How should we define the supernatural?


(Jon Garvey) #121

The way I view it, that’s called “science,” once one abandons the metaphysical materialism.

(Jon Garvey) #122

Silly word, “natural”, isn’t it?

(Jon Garvey) #123

Even that’s a pretty arbitary thing: people believe in an occult force called “gravity” and call it natural, but call an occult action by an angel “supernatural.” Dark matter has no very obvious physical properties but is still considered “natural” (but what if it’s angels have dark mass?).

I still feel the terms linked to “natural” are metaphysically loaded, and don’t really have any clear meaning.

(Matthew Dickau) #124

New solution to the dark matter problem: dark matter is simply the mass of God’s heavenly host, unceasingly singing his praises among the stars :smiley:

(Neil Rickert) #125

We make good prediction, using what we know about gravity. We are unable to do that with angels.

(Ashwin S) #126

Sure. However, you will need faith to believe the “material cause” is the only cause or a perfect explanation.

A design can exist in one’s thoughts alone without being materialised.
Are you arguing “thoughts” are also material?

(George) #127


Maybe your very sentence is a key to the riddle:

Natural isn’t metaphysical.

Virtually anything that is metaphysical is supernatural.

Is it easier to define “metaphysical”? Or is it just another looping circle?

(Jon Garvey) #128

Unless, of course, angels are responsible for gravity, which there seems no reliable way of refuting.

(Jon Garvey) #129

George, I don’t think you have sussed the meaning of “metaphysical.” “Nature” itself is clearly a metaphysical concept to understand the entire mass of phenomena the universe throws at us.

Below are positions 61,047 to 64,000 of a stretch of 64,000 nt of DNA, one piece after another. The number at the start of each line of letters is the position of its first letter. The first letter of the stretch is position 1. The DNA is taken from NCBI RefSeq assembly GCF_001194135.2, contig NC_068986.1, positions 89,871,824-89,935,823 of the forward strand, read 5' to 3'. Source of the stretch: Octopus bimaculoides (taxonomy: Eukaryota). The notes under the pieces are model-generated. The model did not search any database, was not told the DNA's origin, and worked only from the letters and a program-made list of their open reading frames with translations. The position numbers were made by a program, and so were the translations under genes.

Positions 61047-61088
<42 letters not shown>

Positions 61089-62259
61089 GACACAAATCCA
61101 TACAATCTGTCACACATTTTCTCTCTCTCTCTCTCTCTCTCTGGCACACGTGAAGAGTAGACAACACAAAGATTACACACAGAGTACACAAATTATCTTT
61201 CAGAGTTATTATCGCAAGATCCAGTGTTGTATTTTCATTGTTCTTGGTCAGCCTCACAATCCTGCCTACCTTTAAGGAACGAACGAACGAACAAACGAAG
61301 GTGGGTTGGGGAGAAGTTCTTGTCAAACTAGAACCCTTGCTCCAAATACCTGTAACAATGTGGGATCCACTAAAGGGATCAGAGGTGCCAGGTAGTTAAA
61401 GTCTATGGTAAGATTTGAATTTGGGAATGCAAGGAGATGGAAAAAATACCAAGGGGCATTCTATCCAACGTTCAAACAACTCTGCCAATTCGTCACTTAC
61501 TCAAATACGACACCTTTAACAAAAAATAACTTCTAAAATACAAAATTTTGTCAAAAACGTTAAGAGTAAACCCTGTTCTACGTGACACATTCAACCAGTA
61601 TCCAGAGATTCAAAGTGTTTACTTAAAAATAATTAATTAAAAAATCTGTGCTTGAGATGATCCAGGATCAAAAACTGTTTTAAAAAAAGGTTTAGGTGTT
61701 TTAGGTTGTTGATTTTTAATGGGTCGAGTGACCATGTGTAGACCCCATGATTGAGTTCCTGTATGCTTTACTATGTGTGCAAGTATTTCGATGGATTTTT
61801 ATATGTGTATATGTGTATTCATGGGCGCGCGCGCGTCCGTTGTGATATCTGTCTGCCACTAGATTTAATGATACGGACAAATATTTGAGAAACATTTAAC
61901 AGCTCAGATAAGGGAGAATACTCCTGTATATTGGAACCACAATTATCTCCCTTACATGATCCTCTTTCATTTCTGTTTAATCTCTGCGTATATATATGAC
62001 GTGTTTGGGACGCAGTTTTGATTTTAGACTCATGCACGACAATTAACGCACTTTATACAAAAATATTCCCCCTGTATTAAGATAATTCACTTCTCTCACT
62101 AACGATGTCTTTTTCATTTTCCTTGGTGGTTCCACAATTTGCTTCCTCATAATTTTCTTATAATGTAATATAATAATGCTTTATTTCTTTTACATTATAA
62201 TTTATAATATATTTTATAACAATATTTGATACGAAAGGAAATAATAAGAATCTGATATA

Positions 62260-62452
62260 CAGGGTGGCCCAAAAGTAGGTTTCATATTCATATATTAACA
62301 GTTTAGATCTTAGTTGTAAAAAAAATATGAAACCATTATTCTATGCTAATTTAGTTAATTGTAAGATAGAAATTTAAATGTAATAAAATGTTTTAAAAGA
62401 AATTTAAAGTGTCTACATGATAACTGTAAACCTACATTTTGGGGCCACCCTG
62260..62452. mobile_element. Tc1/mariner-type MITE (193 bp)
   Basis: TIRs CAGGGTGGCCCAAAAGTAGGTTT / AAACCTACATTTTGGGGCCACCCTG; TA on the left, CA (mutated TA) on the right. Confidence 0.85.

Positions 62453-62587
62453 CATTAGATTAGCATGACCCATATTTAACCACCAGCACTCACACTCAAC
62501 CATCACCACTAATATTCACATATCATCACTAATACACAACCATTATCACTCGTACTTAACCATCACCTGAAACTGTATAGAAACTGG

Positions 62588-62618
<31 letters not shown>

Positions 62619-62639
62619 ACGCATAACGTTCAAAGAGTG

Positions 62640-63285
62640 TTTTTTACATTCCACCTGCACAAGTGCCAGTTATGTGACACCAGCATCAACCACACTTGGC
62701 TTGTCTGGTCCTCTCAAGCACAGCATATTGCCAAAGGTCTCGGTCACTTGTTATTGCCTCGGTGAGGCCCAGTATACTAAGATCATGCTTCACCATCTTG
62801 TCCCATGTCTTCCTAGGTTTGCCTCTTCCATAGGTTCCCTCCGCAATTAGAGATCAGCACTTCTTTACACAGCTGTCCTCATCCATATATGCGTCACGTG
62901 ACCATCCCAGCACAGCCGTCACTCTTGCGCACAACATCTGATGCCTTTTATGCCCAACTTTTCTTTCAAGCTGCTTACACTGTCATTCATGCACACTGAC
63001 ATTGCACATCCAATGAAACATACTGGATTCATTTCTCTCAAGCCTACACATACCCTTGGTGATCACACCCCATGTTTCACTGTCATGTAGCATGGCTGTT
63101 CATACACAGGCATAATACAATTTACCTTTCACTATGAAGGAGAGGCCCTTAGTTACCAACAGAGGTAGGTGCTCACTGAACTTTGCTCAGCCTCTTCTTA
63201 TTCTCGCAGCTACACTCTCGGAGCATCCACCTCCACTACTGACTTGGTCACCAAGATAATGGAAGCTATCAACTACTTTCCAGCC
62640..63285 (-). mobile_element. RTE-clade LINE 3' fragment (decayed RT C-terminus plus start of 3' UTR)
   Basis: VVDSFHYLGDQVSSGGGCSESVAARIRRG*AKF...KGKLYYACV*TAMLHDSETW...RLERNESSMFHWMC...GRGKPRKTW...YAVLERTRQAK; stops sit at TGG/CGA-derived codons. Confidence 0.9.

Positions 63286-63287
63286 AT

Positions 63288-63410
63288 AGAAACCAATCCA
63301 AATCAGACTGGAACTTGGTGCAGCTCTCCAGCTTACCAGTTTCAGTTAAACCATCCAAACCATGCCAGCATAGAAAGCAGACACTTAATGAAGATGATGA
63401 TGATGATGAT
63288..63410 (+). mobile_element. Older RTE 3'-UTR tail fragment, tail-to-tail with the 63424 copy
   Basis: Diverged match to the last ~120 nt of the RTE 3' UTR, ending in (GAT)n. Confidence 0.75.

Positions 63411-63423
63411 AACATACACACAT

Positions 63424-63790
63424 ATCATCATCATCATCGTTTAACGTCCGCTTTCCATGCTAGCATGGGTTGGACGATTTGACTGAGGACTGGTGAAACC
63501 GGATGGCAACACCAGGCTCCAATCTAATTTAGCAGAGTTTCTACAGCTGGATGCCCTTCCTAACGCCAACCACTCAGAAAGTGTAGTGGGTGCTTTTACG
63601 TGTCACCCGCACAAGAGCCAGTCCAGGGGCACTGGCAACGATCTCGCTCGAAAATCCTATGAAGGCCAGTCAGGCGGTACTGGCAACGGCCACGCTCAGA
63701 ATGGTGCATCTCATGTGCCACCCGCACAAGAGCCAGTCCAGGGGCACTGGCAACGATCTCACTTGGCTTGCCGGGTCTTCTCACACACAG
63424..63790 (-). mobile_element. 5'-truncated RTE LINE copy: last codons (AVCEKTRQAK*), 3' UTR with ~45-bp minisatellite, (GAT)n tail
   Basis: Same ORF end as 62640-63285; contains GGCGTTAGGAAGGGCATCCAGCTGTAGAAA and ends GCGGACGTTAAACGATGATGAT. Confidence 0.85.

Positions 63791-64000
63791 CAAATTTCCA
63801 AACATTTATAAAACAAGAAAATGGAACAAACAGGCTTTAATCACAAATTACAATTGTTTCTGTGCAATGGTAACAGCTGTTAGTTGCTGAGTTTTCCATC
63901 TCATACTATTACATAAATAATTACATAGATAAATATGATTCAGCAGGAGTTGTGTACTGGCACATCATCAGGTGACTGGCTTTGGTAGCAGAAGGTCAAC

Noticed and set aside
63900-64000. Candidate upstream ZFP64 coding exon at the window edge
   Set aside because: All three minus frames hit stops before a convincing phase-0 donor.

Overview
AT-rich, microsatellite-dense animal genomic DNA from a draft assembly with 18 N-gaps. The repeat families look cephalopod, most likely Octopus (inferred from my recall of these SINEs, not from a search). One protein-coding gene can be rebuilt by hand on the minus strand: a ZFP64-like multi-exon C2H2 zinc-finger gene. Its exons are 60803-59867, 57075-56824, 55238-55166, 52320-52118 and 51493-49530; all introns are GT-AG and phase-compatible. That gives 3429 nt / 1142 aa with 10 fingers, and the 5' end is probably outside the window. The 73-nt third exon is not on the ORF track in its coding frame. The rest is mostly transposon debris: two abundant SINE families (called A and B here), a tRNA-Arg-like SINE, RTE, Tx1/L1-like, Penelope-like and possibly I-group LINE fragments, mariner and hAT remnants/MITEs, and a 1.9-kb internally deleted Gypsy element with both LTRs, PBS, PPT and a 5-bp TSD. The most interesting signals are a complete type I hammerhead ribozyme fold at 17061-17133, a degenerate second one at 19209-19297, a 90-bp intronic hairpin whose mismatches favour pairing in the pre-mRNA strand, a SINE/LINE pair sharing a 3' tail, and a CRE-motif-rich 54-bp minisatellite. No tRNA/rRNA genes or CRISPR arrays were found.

Metaphysics: “the branch of philosophy that deals with the first principles of things, including abstract concepts such as being, knowing, identity, time, and space.”

(Neil Rickert) #130

Our predictions based on gravity are independent of whether angels are responsible for gravity. Echoing Laplace, I have no need for that hypothesis. Others can believe it or not as they choose. I’ll go with Occam.

(Jon Garvey) #131

Agree - but the good William’s razor applies to any theory of causes beyond the actual relationships. In other words, “angels” is no more or less a hypothetical cause than “nature,” or “matter.”

(Neil Rickert) #132

Agreed. And that’s why I avoid materialism and naturalism – they don’t do anything for me, as far as I can tell.


But it doesn’t require faith when we have evidence of a material cause. Otherwise, “I don’t know” is the proper stance.

You need to show that the thought itself is not material.

(Ashwin S) #134

Note the word “only” in what I wrote.

Why? Are you claiming that thoughts ideas etc are material?
Then we need to start with a definition of material which all of us can agree on.


You are claiming that thoughts are immaterial. Therefore, it is up to you to demonstrate that claim.

(Ashwin S) #136

Are you holding to a position that everything is “material” unless proven otherwise?

That’s a philosophical position.


I am taking no position. You claimed that thoughts are immaterial. You did take a position. So where is the evidence for that claim?

(Ashwin S) #138

By definition.


Then I define thoughts as being material. Problem solved.

(Ashwin S) #140

Yes… if you can define what you mean by “material”… words do need to mean something.